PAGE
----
The LACC 285 topics that may meet the Humanities requirement are:

  • Conflict Resolution Strategies
  • Cultural Anthropology
  • Culture, Kin and Community
  • Intercultural Communication
  • Jesus and Leadership
  • Music Appreciation
  • Native American Art
  • Portraits of Jesus of Nazareth
  • Social and Ethical Psychology
  • Social Entrepreneurship
  • The American West in Film and Fiction
  • The Art of Persuasion: Tools for Influence
  • The Art of Storytelling
  • Yoga: A Path to Physical, Mental and Spiritual Well-Being

The LACC 295 topic that could meet the Humanities requirement is:

  • The Global Leadership Summit

Choose one of the following:

This course is designed to encourage students to develop multicultural awareness and competencies for working with people of diverse groups in society.
A scheduled class with topics chosen to meet the special needs and interests of students, faculty, or visiting professors.

 The LACC 285 topics that may meet the Intercultural Experience requirement are:

  • Cultural Anthropology
  • Culture, Kin and Community
  • Intercultural Communication
  • Native American Art

Choose one of the following:

This course will delve into topics of Earth Science: including Earth in space, the Earth-Moon system, the atmosphere, weather & climate, rocks & minerals, plate tectonics, the building of Earth's surfaces, and the shaping of Earth's surface.
A scheduled class with topics chosen to meet the special needs and interests of students, faculty, or visiting professors.

 The LACC 285 topic that may meet the Natural Science requirement is:

  • Foundations of Biology
  • Nutrition for Health & Wellness
  • Physical Science

Choose one of the following:

Mathematics at or above the level of College Algebra are accepted.
This course will focus on problem solving using the mathematics of finance, probability, statistics, population growth, and a variety of mathematical strategies. Students will utilize calculators and spreadsheets to solve real world problems.
A scheduled class with topics chosen to meet the special needs and interests of students, faculty, or visiting professors.

 The LACC 285 topic that may meet the Quantitative Reasoning requirement is:

  • Math for Adults

Choose two of the following:

Students must take a total of 6 credits from the following areas: psychology, sociology, economics, political science, and anthropology.
This course is designed to encourage students to develop multicultural awareness and competencies for working with people of diverse groups in society.
Social media is a term used to describe many online tools that make electronic social interaction possible. Through readings, video speakers, case presentations, and first-hand exposure to social media, this interactive course will provide students an opportunity to understand how social media is changing the way individuals think, interact, and engage. Students will explore the positive and negative effects of social media on the individual and on society.
This course is a study of major theories of personality, including Freudian, Neo-Freudian, behaviorist, trait, and humanistic theories. An experimental dynamic will involve synthesis of important elements of theory, faith, and personal thought processes and behaviors.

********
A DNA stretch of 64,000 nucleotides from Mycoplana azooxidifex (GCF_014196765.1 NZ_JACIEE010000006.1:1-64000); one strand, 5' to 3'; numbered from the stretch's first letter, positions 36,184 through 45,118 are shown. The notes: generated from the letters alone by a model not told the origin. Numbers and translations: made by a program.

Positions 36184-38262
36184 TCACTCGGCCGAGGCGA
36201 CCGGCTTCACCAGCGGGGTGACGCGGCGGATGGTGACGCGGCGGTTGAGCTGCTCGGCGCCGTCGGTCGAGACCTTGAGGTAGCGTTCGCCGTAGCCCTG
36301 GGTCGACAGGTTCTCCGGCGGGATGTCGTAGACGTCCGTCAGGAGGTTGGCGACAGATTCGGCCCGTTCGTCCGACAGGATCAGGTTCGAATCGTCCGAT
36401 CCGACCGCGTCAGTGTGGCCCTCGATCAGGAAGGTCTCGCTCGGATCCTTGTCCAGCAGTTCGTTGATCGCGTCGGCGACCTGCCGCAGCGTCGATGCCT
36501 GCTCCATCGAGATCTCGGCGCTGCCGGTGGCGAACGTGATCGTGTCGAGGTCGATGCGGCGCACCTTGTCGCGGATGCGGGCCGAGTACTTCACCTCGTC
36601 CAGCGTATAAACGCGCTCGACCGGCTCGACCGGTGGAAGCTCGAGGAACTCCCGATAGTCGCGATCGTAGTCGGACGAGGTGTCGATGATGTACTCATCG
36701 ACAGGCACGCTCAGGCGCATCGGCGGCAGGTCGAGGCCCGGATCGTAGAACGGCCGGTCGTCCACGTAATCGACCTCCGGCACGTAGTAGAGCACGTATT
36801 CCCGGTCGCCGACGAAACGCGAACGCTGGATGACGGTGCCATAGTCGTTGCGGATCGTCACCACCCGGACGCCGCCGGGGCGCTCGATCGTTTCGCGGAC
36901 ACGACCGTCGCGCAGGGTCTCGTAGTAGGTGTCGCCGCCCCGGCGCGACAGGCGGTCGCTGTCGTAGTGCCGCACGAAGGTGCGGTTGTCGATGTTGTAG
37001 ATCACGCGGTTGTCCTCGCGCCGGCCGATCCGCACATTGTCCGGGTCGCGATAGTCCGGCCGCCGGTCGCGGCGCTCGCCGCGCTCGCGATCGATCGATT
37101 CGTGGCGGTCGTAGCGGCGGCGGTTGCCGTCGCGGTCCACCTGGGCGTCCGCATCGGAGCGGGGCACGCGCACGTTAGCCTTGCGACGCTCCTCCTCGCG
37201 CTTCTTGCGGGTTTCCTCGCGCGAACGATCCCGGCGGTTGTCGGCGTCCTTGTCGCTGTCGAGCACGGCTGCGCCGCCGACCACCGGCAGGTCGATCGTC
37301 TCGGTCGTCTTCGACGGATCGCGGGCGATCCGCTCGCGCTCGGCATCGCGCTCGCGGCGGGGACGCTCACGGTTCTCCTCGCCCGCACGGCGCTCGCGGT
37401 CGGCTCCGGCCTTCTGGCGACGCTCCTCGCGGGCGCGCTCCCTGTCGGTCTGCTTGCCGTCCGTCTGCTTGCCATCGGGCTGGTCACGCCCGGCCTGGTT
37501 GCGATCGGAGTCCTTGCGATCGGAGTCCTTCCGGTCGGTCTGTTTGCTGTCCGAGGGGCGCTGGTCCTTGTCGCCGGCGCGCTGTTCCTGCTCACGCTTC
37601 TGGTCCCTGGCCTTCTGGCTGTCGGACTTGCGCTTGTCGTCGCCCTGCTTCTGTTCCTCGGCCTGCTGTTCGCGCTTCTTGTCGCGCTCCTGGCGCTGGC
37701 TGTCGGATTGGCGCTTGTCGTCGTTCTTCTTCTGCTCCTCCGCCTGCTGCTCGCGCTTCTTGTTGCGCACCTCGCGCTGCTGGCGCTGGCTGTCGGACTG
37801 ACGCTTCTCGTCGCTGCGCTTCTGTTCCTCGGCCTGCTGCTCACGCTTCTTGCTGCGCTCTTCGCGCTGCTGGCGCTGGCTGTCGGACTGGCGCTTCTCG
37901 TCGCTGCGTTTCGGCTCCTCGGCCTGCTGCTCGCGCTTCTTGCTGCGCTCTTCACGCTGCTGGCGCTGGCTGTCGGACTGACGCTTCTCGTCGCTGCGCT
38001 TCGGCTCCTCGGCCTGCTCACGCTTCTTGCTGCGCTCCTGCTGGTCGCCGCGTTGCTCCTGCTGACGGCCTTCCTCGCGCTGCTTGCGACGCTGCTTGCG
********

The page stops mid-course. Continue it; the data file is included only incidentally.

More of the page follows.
This course explores the study of human behavior through a scientific and sociocultural lens. The foundational concepts included in this course are as follows: the history and major theories of psychology, disciplines in the field of psychology, biological bases of behavior, scientific method, sensation, perception, learning, memory, emotion, and motivation. Gender, cultural, and ethnic considerations are explored as they relate to understanding human behavior, perceptions, and emotions.
This course incorporates a theoretical and experiential exploration of the causes and effects of stress physiologically and psychologically. Students will be introduced to physical, mental, and spiritual techniques to reduce stress and increase relaxation.
A scheduled class with topics chosen to meet the special needs and interests of students, faculty, or visiting professors.
Individualized study or supervised research in an area of special interest to the student which is outside the regular offerings of the major.

 The LACC 285 topics that may meet the Social Science requirement are:

  • Basic Economics
  • Conflict Resolution Strategies
  • Cultural Anthropology
  • Culture, Kin and Community
  • Developing a Professional Online Identity
  • Foundations of American Government
  • Intercultural Communication
  • Mentoring in the Workplace and Community
  • Nutrition for Health & Wellness
  • Principles of Sociology
  • Social and Ethical Psychology
  • Social Entrepreneurship

The LACC 295 topic that may meet the Social Science requirement is:

  • The Global Leadership Summit

Your transferable coursework will apply to the categories above, or will help satisfy elective credit.

Admissions

Students must have completed some college-level credits to be eligible to take general education classes at George Fox University.

Your Next Steps

Know exactly how many transferable credits you have by requesting a transcript evaluation from your enrollment counselor through our request information page.

Ready to Apply to the Adult Degree Program?

Simply follow our How to Apply steps to complete your application to take general education classes in the Adult Degree Program.

General Education & Electives

Class length 8 weeks
Credit hours 3 credits per class
Cost per credit hour $446* (financial aid available)
Tuition cost $1,338* per class (does not include books)
Accreditation Northwest Commission on Colleges and Universities
Format In-person or online
Location Portland Center (near Tigard)

*All stated financial information is subject to change.